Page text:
Massachusetts wouldn't be the first state to enact such a law. Oregon passed a similar law in 1993, and New York and Maine require fingerprinting of school teachers. Texas also has a fingerprint law for teachers, which led to a lawsuit against the Texas Education Agency by one teacher who asserted the law violated her First Amendment right to freedom of religion.

What do you think? Will the fingerprinting help keep kids safe, or is this a step too far? Tell us in the comments section below.

NaemhOisin January 14, 2013 at 12:31 PM
A person who thinks that mass murder was never committed without guns is a person ignorant of history...and of current events. My God. How this topic becomes a debate about guns is beyond me. It is a good thing to know if a daycare provider or a teacher has committed crimes against children in other parts of the country that has nothing to do with guns but more predatory. But seriously, if you think mass murder is not committed with weapons of savagery in this world, then you are extremely ignorant. If you have no problem forfeiting your rights that were won for you by the blood of the courageous, then go ahead in your cowardly deed but you do not speak for me who would die in defending those rights.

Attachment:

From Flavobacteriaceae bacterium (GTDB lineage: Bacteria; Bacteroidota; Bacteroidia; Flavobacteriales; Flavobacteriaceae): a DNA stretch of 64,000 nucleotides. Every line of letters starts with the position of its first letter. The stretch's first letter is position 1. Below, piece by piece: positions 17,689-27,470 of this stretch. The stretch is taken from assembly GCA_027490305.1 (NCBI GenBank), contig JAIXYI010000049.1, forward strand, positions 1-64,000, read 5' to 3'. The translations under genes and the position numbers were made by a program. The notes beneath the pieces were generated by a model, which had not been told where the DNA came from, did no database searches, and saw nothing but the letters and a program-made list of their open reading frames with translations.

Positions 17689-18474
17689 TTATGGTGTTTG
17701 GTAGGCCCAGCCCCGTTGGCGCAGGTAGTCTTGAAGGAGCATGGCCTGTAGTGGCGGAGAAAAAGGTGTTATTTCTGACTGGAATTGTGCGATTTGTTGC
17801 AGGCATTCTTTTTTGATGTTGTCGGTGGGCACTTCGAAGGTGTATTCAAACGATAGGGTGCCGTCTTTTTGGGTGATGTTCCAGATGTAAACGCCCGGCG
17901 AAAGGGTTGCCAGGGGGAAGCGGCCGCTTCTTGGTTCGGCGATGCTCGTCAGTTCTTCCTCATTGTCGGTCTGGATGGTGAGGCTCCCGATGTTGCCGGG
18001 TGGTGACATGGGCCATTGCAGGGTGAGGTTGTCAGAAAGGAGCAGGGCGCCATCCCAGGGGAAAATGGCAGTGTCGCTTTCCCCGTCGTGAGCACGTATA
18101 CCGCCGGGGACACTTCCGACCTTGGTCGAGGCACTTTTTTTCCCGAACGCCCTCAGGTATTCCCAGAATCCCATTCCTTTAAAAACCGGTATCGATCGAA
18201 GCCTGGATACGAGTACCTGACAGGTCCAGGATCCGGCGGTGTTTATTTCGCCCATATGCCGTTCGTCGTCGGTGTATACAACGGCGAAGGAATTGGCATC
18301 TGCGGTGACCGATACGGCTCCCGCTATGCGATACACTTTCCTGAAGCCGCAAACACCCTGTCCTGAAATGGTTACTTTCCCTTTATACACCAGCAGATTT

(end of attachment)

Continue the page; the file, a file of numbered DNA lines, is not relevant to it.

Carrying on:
Troy O January 14, 2013 at 07:45 PM
Nobody said that "mass murder was never committed without guns." They said that it is made much easier to kill a lot people when you have a gun....which is true. Please send me every link you can find referencing a mass killing in the US that was committed with any weapon other than a gun. Then I will send you all the mass murders I can find in the US that were the direct result of a maniac with a gun. We have to get rid of the morons or the guns...and it is impossible to get rid of all the morons...so...... "Any person who doesn't think like me must be ignorant" is an argument made by people who can't back up their inane ramblings with facts. Who sounds ignorant now?
NaemhOisin January 14, 2013 at 10:36 PM